Marianne Cannon4 new Australian native shrubs

Four new Australian plants – Leptospermum ‘Lemon, Lime n Bitters’, Banksia ‘Sentinel’, and Westringia ‘Aussie Box’ and ‘Grey Box’ are interesting new cultivars that are all dwarf forms of their parent plants, making them ideal for smaller gardens, pots and narrow spaces. I talk with horticulturist Sabina Fielding Smith about the growth habits and cultivation of these shrubs.

Leptospermum ‘Lemon, Lime and Bitters’

Leptospermum petersonii Lemon Lime n Bitters

Leptospermum petersonii Lemon Lime n Bitters

Leptospermum petersonii or lemon-scented tea tree, were called tea trees as early Australian settlers used to boil up the strongly lemon-scented leaves to make a kind of tea which was also high in Vitamin C, protecting them from scurvy. It grows to about 4m high, and has narrow light green, aromatic leaves and bee-attracting white flowers.


Leptospermum petersonii Lemon Lime n Bitters


Leptospermum ‘Lemon Lime n Bitters’ from Austraflora is a smaller selection than the parent plant, growing to only 0.5m x 0.5m. A standout feature is its multi-coloured new growth in pink, orangey-green and red, followed by the white flowers in spring to summer. You could use it for a low, mounding shrub, a dwarf hedge or a foliage contrast plant. Listen while Sabina and I discuss this interesting new plant.


Westringia ‘Aussie Box’ and Westringia ‘Grey Box’

Westringia 'Grey Box' (front) and 'Aussie Box' behind at the Ozbreed Gardens

Westringia ‘Grey Box’ (front) and ‘Aussie Box’ behind at the Ozbreed Gardens

Curiously named after Westring, a botanist who studied lichens, Westringia, or coast rosemary, is a very tough, drought tolerant plant, resistant to both salt-laden winds and frost. Westringia respond very well to frequent light pruning and make an excellent clipped hedge. They have white, tubular flowers that are buzz pollinated by native bees. There are two new varieties for Australian gardens from Ozbreed. Westringia ‘Aussie Box’ is a new compact form growing naturally into a natural ball shape to about 60cm. Westringia ‘Grey Box’ is even more compact, growing to only 30-40cm high and prunable to only 20cm high if you want. Find out about the growing conditions for these great plants.


Banksia ‘Sentinel’

Banksia 'Sentinel' from Austraflora

Banksia ‘Sentinel’ from Austraflora

Banksia integrifolia yellow flowers

Banksia integrifolia yellow flowers

Australia has over 170 species of Banksia, including coastal banksia, or Banksia integrifolia, the east-coast native parent plant of the new Banksia integrifolia fastigiata ‘Sentinel’ from Austraflora. Banksia integrifolia can tolerate harsh conditions including front line coastal. They have compound limey-yellow flowers, which are very attractive to nectar-eating birds and small mammals like sugar gliders and pygmy possums. The new ‘Sentinel’ is a narrow, upright form to 2m high, with smaller leaves and useful for restricted spaces, and featuring yellow-flower spikes through late summer to autumn. Listen to find out more about growing this new cultivar.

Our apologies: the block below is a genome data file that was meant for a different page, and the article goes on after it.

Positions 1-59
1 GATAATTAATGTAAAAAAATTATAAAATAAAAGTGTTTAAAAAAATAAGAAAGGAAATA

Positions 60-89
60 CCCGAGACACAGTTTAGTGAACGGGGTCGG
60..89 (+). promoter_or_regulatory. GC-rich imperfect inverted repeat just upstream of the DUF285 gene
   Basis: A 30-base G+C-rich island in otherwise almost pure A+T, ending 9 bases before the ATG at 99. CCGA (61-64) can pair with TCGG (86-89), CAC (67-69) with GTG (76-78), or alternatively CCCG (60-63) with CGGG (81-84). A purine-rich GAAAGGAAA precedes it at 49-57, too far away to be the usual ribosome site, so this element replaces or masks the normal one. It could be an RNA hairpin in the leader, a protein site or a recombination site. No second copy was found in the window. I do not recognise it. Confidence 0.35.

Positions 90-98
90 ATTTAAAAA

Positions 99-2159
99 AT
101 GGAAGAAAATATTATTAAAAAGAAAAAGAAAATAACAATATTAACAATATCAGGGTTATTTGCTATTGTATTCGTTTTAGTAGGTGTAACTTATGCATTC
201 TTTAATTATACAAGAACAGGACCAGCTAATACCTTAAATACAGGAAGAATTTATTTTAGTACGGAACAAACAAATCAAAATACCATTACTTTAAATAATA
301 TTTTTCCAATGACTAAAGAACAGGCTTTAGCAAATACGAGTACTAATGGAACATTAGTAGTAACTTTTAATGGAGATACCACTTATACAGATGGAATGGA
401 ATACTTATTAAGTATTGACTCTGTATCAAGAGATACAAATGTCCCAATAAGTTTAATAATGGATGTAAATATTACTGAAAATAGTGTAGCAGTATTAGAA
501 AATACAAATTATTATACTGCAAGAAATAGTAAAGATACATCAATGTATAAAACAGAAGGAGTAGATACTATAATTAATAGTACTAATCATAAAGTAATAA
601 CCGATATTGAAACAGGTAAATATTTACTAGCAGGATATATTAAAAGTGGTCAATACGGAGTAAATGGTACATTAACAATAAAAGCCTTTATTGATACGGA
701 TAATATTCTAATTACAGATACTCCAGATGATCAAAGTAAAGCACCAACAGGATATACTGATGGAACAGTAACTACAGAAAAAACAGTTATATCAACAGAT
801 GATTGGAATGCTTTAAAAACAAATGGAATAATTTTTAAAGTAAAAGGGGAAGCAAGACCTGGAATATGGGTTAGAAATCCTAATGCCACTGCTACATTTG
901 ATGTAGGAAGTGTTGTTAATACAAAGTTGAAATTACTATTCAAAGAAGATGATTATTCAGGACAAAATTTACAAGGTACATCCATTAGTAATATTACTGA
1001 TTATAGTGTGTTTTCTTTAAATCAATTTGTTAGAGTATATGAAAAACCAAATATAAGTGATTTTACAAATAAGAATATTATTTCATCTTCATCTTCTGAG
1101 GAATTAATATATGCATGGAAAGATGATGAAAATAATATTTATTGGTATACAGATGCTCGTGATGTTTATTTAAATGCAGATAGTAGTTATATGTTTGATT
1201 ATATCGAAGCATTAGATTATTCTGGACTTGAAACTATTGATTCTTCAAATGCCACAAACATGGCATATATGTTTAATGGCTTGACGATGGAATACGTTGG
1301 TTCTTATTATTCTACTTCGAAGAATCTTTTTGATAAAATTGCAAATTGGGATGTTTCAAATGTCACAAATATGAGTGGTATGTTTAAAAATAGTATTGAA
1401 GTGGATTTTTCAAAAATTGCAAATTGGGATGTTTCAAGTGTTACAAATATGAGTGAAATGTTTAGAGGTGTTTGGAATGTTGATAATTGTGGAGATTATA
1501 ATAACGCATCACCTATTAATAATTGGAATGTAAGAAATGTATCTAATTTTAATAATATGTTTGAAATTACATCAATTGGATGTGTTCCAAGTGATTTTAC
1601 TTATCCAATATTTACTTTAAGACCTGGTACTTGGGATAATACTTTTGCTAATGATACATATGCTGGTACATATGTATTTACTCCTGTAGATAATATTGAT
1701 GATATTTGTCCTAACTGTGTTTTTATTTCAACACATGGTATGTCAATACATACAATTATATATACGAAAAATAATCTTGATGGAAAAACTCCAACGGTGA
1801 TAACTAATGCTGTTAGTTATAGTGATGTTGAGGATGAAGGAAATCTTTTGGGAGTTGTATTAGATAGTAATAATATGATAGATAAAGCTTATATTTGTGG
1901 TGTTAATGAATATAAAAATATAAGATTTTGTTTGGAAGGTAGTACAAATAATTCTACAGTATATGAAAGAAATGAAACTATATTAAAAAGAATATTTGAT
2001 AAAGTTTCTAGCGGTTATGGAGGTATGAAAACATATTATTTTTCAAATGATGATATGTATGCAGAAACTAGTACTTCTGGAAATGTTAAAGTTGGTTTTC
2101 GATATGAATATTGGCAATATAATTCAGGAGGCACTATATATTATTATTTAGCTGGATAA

TIP: Banksia integrifolia flowers occur on two year old wood. So note down when you pruned your plant, otherwise you might end up missing out on flowers for years and be wondering why.

Like this post? Why not share it with a friend?

Marianne Cannon

About Marianne Cannon

Marianne Cannon has been broadcasting as Real World Gardener on radio 2RRR 88.5fm in Sydney, since September 2009, and the program is now syndicated to radio stations around Australia. It's about growing your own, the abc of plants, and how to create sustainable gardens to fit into today's environment. Not just a show about plants; it has a strong green and ecological bent, with co-presenters addressing issues such as native animals and plants, water conservation, composting, reducing waste, protecting native species and more.

8 thoughts on “4 new Australian native shrubs

  1. Thanks Marianne. Love banksias and would dearly love some here but clay soil doesn’t seem to like them, or I should say, they don’t like it.
    Is there a variety that wd be a bit forgiving?
    The leptospernum lemon lime and bitters is a pretty little bush; so taken with the pinky new growth ….. would be lovely lining a pathway, I think.

    • Hello Julie.
      Tea trees are generally hardy and will grow in any soil, even soils, even those that are inundated for a while.Can even say that they will withstand neglect for some time and will grow in clay soils that have moderate drainage. Frost tender when young.
      Leptospermum Lemon Lime and Bitters will tolerate the same type of conditions as the parent plant, Lemon Scented Tea Tree, or L. petersonii.
      Have fun with your path border

    • Banksia marginata is fine on clay soil, as long as it drains. I have clay and am growing 5, all doing well. I am growing Banksia sentinel too, and it seems fine.

    • Aussie Box is a trademark name for Westringia ‘WES02’ for which Ozbreed holds the PBR. Similarly Grey Box is the trademark name for Westringia fruticosa ‘WES04, also an Ozbreed PBR. Grey box is also used as a common name for several different eucalypt species, such as Eucalyptus microcarpa and also Eucalyptus punctata.

Leave a Reply (no need to register)

This site uses Akismet to reduce spam. Learn how your comment data is processed.